Waterford contrasts this with Canberra where the Government is "quietly" moving on modest reforms. You can say that again - apart from public commitments to change there hasn't been any public indication of exactly what is going on within the system. The sort of change necessary won't be achieved by simply drafting changes to the legislation, or even appointing a Freedom of Information Commissioner, although both will help. Waterford concludes:
A culture change is now necessary. Twelve years of Howard government paranoia, AFP leak inquiries and witch hunts, and the promotion of the impression by some top public servants that any disclosure of information is a breach of the Crimes Act or public service guidelines have made many public servants gun-shy about discretionary release of information. If Rudd wants a more open service in his new rational and evidence-based paradise, he must not only say so, but show himself relaxed and practice, even when marginally embarrassed. Otherwise a change in the law will mean nothing.Commendably the PM had no hesitation this week in releasing the Burke emails but if there has been ministerial direction that things should be done differently when dealing with applications for information, we are yet see it in the public domain. Even saying this once won't achieve culture change as that will be an ongoing challenge - see item below.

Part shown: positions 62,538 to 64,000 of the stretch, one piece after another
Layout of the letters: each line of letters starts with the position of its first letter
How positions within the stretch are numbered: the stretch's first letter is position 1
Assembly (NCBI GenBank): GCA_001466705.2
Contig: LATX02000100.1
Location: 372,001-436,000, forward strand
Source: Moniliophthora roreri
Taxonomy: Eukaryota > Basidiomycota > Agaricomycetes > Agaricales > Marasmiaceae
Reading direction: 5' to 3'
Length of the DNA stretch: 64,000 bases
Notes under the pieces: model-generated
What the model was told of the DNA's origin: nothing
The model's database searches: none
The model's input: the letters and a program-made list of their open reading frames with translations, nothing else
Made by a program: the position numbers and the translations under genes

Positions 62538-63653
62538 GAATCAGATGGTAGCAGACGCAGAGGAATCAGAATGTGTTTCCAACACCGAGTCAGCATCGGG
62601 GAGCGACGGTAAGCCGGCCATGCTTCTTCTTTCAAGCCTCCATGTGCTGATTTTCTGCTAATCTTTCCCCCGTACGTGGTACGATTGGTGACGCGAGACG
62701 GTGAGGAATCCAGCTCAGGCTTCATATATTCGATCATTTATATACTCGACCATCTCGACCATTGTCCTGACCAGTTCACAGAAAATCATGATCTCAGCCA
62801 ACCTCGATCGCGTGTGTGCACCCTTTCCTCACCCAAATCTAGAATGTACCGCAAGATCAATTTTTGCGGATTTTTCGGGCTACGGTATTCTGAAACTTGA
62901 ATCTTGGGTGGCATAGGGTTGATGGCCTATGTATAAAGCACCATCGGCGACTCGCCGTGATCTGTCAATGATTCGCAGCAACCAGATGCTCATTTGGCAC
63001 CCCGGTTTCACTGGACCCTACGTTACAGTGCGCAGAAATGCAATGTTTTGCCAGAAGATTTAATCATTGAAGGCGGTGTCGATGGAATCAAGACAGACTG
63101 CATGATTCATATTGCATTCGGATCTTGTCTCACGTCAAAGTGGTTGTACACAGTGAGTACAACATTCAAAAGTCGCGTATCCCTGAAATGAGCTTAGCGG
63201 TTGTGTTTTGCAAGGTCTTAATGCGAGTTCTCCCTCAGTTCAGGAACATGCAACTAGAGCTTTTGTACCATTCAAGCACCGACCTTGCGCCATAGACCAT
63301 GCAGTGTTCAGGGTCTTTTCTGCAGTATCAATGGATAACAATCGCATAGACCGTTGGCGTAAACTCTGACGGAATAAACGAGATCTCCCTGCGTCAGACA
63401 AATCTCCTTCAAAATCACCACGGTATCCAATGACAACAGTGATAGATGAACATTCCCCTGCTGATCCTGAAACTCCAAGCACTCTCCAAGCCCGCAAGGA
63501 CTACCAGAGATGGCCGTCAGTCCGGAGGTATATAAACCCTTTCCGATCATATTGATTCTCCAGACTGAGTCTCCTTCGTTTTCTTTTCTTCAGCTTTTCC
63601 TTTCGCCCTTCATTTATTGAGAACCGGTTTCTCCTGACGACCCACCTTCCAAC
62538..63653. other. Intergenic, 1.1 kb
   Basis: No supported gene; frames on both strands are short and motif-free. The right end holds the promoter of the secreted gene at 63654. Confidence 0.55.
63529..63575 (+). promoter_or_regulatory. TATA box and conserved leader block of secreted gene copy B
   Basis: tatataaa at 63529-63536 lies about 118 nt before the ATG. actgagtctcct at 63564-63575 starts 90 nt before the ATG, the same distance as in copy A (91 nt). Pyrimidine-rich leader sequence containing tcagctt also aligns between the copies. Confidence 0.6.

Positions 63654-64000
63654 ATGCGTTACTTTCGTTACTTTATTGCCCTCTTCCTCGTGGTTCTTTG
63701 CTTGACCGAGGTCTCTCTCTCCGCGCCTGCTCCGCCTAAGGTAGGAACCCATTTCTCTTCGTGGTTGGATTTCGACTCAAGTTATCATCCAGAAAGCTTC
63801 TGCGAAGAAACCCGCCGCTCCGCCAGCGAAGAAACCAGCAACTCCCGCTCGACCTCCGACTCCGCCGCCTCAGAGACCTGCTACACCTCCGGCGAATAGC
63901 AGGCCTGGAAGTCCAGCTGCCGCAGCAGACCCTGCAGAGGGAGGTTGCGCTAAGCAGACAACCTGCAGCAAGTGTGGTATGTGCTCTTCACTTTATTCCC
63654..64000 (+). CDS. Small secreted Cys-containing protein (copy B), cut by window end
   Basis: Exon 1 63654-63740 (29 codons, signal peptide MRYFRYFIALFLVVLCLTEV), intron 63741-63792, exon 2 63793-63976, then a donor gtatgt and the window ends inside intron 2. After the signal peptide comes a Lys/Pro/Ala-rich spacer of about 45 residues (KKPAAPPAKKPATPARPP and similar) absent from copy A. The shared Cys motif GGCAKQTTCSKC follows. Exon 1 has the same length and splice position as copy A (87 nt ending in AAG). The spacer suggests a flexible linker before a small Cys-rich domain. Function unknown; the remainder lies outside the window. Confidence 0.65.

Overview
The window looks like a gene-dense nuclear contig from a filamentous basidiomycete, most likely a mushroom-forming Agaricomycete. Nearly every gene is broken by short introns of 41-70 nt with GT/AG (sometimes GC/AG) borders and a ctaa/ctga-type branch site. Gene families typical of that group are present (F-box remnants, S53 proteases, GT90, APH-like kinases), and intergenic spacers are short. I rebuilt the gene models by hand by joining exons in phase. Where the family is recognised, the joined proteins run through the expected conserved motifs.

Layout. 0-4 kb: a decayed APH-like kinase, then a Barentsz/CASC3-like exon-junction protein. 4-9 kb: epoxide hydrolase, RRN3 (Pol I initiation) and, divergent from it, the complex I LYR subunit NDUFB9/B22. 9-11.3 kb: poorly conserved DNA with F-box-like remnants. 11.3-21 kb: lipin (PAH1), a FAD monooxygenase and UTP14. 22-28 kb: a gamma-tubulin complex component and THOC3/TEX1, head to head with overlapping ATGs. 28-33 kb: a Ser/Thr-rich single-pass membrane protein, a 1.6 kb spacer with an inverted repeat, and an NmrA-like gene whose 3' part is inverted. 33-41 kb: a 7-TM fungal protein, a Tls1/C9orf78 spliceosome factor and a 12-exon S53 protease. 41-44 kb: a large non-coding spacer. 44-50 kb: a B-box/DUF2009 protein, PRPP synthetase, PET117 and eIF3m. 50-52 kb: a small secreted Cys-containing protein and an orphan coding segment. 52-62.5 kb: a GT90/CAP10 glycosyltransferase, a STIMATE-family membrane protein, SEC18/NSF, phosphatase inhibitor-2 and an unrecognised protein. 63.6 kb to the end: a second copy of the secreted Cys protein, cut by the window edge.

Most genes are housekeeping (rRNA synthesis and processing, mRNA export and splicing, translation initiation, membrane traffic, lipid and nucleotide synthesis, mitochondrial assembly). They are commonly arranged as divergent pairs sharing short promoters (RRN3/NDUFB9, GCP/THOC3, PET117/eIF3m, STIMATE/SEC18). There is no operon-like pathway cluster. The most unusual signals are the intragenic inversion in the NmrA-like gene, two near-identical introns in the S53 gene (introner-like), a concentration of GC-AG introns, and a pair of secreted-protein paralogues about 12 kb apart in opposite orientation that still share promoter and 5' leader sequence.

Thanks to Margo Kingston's webdiary for the Waterford article.